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Japan: Exports Rise, Economy Still Fragile


While there are some encouraging numbers in Japan's latest trade data, other indicators point to the possibility of the country falling back into recession. Meanwhile, a Japanese consumer products firm says relief from the feared bird flu virus may be no farther away than a blast of purified air.

Demand for Japanese automobiles has helped boost exports for the 17th month in a row. The Finance Ministry says exports rose 7.5 percent in April.

But imports are rising at a faster pace than exports, and the surplus in the trade balance is continuing to fall. In addition, economists say the money supply is slowing, and bank lending continues to drop. And the Cabinet Office says preliminary data show that a key economic gauge was more than five percent below the boom-or-bust line of 50 percent in April. It had been up to about 73-percent the previous month.

The government is also reporting that overall household spending fell three-percent in April, compared to the same month a year ago. Personal consumption accounts for about 55-percent of Japan's gross domestic product.

These are all considered warning signs about the fragile state of Japan's economic recovery. Japanese news media have quoted unnamed government officials as warning that the country could be in for another recession.

Sharp Electronics of Japan has announced that a certain type of air purifier appears to be effective in killing the bird flu virus, which health experts fear could lead to a deadly international pandemic.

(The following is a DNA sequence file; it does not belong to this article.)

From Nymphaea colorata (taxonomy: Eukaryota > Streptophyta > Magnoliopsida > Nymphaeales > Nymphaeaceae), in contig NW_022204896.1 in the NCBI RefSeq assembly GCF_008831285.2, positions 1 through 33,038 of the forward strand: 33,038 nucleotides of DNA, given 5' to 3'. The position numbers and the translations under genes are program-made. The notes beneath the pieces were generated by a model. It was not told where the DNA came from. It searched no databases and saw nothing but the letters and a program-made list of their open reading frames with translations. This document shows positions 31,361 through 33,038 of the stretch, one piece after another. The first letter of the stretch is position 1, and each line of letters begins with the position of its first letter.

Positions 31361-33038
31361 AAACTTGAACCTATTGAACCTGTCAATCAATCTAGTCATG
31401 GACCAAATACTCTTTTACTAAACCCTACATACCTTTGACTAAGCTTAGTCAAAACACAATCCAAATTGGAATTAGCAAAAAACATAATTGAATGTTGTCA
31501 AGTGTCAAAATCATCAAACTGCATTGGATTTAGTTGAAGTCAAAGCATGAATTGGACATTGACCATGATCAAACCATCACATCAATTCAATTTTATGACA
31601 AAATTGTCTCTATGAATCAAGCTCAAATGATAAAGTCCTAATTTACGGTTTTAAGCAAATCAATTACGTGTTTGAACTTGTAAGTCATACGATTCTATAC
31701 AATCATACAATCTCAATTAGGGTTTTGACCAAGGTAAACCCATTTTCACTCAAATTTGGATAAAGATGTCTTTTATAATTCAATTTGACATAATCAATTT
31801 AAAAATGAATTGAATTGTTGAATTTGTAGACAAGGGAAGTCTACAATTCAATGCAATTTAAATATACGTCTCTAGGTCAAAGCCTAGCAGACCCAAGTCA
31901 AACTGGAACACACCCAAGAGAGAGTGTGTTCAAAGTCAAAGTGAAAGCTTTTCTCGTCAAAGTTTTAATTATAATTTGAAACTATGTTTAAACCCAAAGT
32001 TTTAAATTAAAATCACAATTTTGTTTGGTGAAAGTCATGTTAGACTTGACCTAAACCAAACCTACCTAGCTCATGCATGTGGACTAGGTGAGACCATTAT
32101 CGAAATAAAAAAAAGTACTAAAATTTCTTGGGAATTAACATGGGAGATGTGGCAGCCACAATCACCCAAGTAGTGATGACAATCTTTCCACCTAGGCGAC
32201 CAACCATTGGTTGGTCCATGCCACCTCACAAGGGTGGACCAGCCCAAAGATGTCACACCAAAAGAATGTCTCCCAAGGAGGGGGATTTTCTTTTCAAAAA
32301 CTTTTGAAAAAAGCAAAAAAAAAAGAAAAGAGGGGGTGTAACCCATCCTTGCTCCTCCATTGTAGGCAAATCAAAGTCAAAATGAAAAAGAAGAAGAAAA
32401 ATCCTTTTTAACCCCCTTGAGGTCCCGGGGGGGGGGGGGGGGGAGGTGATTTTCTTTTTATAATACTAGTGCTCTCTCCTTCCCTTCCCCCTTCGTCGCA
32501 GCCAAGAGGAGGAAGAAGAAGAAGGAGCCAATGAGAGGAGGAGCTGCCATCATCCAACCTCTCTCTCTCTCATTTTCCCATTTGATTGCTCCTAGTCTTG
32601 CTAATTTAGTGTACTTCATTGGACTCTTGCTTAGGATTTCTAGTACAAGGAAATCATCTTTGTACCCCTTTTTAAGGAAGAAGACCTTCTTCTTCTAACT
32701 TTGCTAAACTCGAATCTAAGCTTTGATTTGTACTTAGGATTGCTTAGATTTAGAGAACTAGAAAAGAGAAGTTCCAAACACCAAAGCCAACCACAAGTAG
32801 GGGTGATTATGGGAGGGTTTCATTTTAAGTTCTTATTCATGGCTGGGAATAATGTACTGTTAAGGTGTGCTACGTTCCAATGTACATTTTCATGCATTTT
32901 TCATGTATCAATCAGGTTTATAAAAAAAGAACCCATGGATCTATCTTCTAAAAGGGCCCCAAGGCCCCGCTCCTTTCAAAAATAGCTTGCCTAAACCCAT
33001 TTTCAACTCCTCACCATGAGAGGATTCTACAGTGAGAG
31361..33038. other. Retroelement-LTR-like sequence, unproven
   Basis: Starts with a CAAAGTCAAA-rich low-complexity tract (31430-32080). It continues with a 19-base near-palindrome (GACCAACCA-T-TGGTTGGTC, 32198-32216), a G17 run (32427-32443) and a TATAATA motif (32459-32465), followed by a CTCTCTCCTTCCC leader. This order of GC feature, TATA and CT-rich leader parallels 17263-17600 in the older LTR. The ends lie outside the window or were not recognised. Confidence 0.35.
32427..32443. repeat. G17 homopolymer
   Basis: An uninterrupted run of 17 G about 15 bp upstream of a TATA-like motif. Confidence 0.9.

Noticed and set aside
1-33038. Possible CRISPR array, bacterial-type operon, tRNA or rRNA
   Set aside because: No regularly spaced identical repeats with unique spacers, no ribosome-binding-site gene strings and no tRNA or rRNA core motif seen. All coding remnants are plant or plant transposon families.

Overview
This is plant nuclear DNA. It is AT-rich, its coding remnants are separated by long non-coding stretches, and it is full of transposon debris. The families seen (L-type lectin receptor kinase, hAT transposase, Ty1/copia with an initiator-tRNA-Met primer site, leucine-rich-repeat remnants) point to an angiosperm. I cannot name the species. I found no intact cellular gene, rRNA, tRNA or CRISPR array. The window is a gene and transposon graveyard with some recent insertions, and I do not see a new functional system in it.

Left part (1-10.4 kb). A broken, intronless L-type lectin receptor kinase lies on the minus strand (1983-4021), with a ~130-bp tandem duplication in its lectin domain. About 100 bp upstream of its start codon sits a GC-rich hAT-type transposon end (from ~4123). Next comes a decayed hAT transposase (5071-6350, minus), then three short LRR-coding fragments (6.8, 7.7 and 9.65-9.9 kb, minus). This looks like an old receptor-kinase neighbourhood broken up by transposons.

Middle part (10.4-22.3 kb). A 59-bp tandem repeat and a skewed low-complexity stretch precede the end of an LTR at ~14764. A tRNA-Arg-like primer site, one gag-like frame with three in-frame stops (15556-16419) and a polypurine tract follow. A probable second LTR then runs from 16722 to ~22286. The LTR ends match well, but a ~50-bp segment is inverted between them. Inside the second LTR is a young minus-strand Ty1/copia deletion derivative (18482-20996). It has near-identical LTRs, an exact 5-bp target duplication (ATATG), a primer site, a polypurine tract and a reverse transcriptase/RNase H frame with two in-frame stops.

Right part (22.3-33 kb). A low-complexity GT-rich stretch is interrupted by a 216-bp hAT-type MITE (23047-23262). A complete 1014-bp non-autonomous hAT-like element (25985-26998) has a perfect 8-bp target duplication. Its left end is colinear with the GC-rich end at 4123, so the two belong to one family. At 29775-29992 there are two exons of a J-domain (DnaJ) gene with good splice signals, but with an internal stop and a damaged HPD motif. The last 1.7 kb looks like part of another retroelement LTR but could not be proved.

Sharp spokesman Yasuhito Nakagawa says the technology has neutralized micro-organisms in the air under laboratory conditions. But Mr. Nakagawa said the company could not guarantee the technology's effectiveness against the virus, because of the potential dangers involved in carrying out a real-life test.

"We used the real virus. We have proved that technology is effective to inactivate dangerous viruses, but we cannot prove it in a real environment," he said. "Please imagine if we sprayed dangerous viruses in your office. It could be very dangerous."

Nevertheless, British researchers working with Sharp say the technology has also proven effective against more than 25 other kinds of viruses, bacteria, molds, and allergens.

Consumer electronics stores and travel agents here are celebrating the country's 2-0 soccer victory over North Korea Wednesday, which has put Japan in next year's World Cup finals in Germany.

Analysts say they expect domestic sales of large-screen liquid crystal and plasma display televisions to surge in advance of the finals. And for those not satisfied with watching the games on television there will be plenty of package tours to Germany.

Stocks in consumer electronics makers and travel companies soared on the Tokyo Exchange the morning after the Japanese victory.

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